CJEU on the „repair clause“ [Art. 110(1) CDR] and duties of the replica-manufacturers/suppliers relying on it
The design of complexed product, e.g. a car consisting of a number of individual component parts forming its original appearance, can be protected by means of registered industrial designs. For the territory of the EC, for example by means of a registered EC design. The legal context provides Directive 98/71/EC covering also design protection of complex products, such as cars, and their visible parts. Thus, only the design right’s owner is allowed to use the design and third parties may not bring a car of similar design to the EU market.
Said pleasant situation for the design owner may become unpleasant for the consumer once some component parts of the bought complex product are crashed and he is looking for replacement component parts and must notice that the original parts are sold at premium prices. However, there is the option to switch to less expensive replica parts of identical design from third party providers due to the “repair clause” exception under Art. 110(1) of Regulation No 6/2002. According to said repair clause protection a Community design shall not exist for a design which constitutes a component part of a complex product for the purpose of the repair of that complex product so as to restore its original appearance. This applies in any case for so-called “must match” parts (e.g. a car’s doors, fenders or headlights). But would it also be the case for “nice to have” parts, e.g. car wheel rims, having a shape and design not necessarily determined by adjacent form-fitting parts of a complex product? Are said parts also covered by the repair clause?
The Court of Justice of the European Union provided in its recent decision on joined cases C 397/16 and C 435/16 guidance on how to interpret said repair clause and the duties of the replica manufacturers/suppliers relying on said clause so that EC design owner cannot act against the sale of their replica spare parts. In detail:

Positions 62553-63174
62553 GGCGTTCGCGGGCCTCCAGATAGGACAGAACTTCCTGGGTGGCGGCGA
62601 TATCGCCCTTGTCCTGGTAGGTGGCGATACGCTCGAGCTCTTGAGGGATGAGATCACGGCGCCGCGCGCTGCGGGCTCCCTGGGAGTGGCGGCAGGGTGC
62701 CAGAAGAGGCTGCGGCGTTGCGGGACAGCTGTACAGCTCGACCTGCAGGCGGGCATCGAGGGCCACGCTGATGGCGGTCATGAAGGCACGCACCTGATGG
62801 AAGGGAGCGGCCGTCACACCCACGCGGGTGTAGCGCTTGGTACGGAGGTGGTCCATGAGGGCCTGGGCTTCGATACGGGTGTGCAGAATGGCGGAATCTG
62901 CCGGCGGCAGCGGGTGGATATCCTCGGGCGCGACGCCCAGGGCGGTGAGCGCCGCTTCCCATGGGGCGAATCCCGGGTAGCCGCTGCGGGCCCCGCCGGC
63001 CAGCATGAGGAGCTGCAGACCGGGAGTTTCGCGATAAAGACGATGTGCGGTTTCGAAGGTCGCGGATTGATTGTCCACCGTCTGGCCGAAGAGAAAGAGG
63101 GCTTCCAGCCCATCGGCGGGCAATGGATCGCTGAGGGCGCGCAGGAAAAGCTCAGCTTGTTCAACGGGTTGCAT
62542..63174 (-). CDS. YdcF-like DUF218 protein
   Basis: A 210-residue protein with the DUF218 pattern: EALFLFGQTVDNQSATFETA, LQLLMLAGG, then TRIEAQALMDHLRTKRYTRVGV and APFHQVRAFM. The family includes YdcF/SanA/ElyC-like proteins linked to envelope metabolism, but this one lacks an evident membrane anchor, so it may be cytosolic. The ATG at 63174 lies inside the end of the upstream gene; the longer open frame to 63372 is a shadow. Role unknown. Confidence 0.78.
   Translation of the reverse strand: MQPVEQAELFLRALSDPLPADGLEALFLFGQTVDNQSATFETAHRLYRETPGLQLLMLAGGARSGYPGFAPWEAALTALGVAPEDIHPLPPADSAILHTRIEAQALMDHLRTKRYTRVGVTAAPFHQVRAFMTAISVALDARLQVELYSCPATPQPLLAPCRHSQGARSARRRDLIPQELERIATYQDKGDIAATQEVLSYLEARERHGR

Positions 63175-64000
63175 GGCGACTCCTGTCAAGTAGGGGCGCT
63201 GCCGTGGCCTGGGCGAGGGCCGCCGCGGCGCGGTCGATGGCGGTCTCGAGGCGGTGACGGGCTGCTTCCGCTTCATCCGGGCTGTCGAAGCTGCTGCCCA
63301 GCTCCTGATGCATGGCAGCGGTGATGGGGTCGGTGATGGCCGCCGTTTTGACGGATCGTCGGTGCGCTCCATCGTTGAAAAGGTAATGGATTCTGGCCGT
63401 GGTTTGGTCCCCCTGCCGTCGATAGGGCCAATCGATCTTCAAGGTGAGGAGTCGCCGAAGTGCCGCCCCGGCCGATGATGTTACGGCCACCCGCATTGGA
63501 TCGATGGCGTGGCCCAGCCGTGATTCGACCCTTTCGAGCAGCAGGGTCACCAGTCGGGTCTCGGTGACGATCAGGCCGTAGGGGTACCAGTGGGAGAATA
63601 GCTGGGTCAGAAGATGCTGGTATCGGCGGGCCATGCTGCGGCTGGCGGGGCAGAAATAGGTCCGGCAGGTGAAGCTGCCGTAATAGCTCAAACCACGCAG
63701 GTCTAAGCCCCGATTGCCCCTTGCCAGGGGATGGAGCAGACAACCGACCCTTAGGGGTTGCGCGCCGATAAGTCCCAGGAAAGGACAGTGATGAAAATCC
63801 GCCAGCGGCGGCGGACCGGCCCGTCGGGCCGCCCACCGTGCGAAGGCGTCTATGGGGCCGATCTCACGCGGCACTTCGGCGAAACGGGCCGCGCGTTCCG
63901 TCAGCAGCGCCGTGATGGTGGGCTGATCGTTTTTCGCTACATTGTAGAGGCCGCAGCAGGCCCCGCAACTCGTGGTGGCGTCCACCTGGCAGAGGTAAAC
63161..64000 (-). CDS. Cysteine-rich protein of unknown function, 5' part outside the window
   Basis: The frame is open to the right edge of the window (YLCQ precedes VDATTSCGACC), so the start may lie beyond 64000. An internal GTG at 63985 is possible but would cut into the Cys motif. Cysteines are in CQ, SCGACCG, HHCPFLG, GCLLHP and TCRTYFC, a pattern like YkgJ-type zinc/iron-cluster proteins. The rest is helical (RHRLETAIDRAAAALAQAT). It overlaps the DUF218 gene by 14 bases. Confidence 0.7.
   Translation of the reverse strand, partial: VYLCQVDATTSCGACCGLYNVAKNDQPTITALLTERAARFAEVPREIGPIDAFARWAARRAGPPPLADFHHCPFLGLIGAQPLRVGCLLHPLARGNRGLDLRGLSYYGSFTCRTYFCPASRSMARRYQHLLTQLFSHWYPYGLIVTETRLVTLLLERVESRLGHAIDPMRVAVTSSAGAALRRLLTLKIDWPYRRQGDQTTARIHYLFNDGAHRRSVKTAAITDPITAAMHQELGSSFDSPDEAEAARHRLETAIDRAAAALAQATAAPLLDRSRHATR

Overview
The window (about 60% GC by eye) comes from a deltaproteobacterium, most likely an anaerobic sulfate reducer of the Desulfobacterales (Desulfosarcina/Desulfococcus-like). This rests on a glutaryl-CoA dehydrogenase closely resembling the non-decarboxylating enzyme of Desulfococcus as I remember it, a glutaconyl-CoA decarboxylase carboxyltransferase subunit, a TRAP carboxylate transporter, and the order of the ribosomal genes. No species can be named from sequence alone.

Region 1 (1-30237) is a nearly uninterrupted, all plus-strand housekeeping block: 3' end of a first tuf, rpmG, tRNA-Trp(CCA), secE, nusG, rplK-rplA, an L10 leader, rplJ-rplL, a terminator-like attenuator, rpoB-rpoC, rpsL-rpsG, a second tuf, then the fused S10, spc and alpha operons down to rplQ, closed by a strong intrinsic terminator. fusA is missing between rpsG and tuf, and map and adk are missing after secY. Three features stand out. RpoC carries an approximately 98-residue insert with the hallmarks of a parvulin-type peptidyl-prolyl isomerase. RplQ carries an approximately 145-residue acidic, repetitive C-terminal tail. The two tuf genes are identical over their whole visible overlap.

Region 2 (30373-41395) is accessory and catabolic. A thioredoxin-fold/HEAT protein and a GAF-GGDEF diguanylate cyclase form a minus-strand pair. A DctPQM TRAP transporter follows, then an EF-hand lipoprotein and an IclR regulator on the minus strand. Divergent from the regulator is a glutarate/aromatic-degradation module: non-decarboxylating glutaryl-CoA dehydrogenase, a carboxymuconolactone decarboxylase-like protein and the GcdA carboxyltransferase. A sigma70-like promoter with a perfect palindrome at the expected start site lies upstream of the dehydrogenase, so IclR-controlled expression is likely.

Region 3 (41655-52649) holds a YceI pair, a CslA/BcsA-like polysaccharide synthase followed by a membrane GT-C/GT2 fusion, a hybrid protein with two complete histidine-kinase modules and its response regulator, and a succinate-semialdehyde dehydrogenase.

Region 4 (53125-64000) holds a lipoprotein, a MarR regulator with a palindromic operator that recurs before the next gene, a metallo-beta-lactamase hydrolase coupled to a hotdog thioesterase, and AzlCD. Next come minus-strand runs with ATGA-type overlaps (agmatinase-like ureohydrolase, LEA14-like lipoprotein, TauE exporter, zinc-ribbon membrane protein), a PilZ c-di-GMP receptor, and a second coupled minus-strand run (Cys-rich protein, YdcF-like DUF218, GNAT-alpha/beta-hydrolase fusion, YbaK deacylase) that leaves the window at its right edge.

First, in its decision, the court found that said repair clause covers any component part required for the intended use of the complex product, i.e. for example also car wheel rims without which the car could not be subject to normal use.
Second, the replica component part must be identical to the original part and must have the aim of “permitting the repair” of the complex product. For example the replacement of damaged original car wheel rims by replica rims identical in size, color and design would be acceptable, while switching to a different design-protected replica rim set for aesthetic purposes or customization of the car is excluded from the repair clause.
Third, in order to rely on said repair clause the following will have to be taken care of by the replica manufacturers/distributors:
a) Downstream user must be informed, through a clear and visible indication on the product, on its packaging, in the catalogues or in the sales documents, on the one hand, that the component part concerned incorporates a design of which they are not the holder, and on the other hand, that the part is intended exclusively to be used for the purpose of the repair of the complex product so as to restore its original appearance.
b) It must be ensured through appropriate means, in particular contractual means, that downstream users do not intend to use the component parts at issue in a way that goes beyond the repair clause.
c) The manufacturer/distributor must refrain from selling such a replica component part where they know or, in the light of the relevant circumstances, ought reasonably to know that downstream users have the intention to use it for purposes other than repair purposes.